The CW-U method appears to have the greatest loading on the trunk muscles than all the other methods. Five of the eight muscles were in the high EMG group using this method, including the right anterior deltoid (86.4%RC), the left anterior deltoid (64.8%RC), right trapezius (56.8%RC), right erector spinae (62.9%RC), and left erector spinae (63.2%RC). The advantage of this method, however, is that it required significantly less time to fully open the valve than BH and CW-R. It required an average of only 25.6 s to fully open the valve. Another advantage of this method is that participants perceived it to be significantly less strenuous than BH and CW-R. The average Borg-rating of the CW-U method was 2.6. Although the overall EMG activities were highest using CW-U, it was perceived to be less strenuous than BH and CW-R. This method may, in fact, be less physically demanding since the high muscle activities were sustained for a relatively short period of time.

In using the MW, four of the eight muscles were in the high EMG group, including the left anterior deltoid (63.2%RC), right trapezius (52.4%RC), left trapezius (70.2%RC), and right erector spinae (56.9%RC). Only one muscle was in the low EMG group, which was the right latissimus dorsi (44.9%RC).

Although the muscle activities were relatively high in the MW method, it was associated with the lowest average Borg-rating (3.0) and time (23.1 s). Both of these measures for the MW did not differ significantly from the CW-U mean Borg-rating and time, respectively. In other words, participants perceived this method to require a relatively low physical exertion, and it was relatively more efficient in opening the valve. Since the high EMG activities were endured for shorter times in this method, participants may have perceived it to be less strenuous.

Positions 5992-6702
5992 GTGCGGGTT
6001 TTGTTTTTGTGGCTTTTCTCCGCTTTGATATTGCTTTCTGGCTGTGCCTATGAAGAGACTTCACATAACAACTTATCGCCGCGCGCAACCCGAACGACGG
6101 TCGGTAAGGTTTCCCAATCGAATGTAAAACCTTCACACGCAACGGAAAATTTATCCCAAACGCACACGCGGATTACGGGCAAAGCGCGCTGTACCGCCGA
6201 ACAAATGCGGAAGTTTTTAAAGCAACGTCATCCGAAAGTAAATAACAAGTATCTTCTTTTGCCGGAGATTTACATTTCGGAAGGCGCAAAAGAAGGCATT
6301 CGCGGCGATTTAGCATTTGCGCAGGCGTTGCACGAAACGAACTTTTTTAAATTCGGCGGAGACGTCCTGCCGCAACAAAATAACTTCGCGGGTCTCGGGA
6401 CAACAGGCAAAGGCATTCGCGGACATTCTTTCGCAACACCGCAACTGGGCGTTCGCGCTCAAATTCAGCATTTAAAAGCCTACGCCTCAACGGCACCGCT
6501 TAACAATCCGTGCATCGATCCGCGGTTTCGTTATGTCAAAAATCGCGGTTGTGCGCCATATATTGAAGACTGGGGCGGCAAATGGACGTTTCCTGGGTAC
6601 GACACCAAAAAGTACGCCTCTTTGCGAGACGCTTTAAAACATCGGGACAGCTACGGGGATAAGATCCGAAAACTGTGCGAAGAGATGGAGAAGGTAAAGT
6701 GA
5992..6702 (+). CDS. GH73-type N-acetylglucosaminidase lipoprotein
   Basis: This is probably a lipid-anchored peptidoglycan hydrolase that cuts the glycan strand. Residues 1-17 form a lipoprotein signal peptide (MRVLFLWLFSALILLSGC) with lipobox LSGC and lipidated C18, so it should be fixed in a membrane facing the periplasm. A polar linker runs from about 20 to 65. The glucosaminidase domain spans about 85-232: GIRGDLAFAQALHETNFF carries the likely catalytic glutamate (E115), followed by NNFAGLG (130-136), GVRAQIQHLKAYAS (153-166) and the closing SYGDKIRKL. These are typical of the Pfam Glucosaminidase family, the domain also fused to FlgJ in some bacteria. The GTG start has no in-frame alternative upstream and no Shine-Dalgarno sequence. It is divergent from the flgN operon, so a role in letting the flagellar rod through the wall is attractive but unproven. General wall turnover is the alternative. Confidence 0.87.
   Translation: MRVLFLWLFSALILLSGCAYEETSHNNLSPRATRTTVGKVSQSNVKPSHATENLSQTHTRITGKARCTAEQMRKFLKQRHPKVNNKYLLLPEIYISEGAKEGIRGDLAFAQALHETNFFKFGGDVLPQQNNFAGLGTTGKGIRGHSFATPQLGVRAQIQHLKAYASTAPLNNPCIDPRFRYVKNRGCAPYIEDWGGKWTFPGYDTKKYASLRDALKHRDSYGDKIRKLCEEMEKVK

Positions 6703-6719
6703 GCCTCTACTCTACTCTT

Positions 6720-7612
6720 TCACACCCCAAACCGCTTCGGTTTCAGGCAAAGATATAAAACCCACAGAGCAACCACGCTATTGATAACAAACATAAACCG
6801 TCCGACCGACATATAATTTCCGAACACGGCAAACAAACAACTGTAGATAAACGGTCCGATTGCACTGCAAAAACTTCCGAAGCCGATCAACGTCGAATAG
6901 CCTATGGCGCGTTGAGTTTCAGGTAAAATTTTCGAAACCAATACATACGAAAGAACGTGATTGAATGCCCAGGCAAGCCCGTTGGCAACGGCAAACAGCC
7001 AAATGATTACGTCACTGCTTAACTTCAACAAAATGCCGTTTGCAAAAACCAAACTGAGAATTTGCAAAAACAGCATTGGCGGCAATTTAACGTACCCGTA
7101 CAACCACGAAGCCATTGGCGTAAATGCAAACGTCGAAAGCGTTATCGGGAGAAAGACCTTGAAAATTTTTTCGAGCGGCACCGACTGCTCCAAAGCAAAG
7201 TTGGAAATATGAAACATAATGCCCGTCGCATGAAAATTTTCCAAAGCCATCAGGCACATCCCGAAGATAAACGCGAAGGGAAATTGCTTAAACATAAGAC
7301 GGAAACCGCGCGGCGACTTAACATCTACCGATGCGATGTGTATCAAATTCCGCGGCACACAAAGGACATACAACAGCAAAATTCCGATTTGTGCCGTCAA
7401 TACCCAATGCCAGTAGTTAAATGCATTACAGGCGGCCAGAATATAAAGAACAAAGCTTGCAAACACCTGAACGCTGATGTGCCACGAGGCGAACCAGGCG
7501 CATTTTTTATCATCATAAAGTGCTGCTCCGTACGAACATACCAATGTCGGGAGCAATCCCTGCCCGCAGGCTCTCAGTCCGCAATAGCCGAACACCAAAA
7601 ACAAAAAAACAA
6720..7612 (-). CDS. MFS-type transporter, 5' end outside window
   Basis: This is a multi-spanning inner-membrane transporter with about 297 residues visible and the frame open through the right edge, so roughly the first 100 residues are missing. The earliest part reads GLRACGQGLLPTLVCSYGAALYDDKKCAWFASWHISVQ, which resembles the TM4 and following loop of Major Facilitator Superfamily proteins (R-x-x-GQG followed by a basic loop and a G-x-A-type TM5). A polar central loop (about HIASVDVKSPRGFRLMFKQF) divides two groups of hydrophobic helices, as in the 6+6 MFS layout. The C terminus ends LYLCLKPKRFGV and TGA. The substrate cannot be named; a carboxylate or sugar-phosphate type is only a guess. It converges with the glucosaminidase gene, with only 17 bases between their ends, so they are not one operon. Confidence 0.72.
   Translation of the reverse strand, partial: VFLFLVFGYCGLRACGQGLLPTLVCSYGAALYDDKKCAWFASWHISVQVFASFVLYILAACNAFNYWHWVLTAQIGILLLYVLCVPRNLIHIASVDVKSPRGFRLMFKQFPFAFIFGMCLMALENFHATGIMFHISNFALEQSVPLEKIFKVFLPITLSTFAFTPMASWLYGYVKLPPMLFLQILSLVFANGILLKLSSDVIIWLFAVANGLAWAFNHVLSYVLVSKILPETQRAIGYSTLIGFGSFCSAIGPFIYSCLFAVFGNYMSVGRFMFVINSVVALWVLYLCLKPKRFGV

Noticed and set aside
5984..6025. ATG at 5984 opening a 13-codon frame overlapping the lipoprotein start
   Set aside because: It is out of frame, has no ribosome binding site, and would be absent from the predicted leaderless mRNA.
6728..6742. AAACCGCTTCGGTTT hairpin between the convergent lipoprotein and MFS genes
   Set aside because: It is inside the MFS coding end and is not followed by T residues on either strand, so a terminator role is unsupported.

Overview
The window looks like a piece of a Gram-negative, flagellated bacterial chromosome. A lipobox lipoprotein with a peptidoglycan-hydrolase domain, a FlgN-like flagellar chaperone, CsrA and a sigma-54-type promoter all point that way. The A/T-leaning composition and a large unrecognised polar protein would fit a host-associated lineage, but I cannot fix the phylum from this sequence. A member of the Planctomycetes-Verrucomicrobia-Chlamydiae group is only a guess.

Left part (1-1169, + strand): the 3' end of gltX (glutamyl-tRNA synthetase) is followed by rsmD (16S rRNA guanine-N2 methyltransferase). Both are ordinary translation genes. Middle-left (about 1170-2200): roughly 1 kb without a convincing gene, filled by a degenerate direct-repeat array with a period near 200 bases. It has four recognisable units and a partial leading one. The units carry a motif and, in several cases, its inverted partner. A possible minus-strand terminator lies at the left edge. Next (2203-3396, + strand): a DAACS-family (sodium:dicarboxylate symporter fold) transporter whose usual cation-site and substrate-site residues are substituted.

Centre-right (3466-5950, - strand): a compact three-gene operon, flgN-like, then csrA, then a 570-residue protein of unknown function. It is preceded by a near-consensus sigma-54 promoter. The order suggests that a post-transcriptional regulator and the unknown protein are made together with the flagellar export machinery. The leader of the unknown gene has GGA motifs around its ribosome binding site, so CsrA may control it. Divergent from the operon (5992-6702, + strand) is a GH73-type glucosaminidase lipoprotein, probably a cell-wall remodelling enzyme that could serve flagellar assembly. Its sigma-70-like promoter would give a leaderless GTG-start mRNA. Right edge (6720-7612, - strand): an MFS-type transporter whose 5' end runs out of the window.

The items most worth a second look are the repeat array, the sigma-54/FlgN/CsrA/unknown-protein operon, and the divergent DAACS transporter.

Table 3

The EMG, Borg-rating, and time results for 15 Nm and 30 Nm

Maximum EMG activities (%RC)
TorqueR DelL DelR TrapL TrapR LatL LatR ESL ESBorg-ratingTime (s)
30 Nm84.657.844.848.442.565.
15 Nm69.348.442.541.338.548.

Note: R = right; L = left; Del = anterior deltoid; Trap = trapezius; Lat = latissimus dorsi; ES = erector spinae.

3.2Comparison of torque settings

One of the objectives of this research was to determine how the torque level (15 Nm and 30 Nm) affects the values of the dependent variables among the different valve opening methods. For all the dependent variables, the interactions between the torque and method effects were not statistically significant (Table 1). However, the torque main effect was statistically significant for the majority of the dependent variables. Table 3 presents the averages of the dependent variables at each torque. For all the dependent variables, the means at 30 Nm were either greater than or equal to the means at 15 Nm and never lower.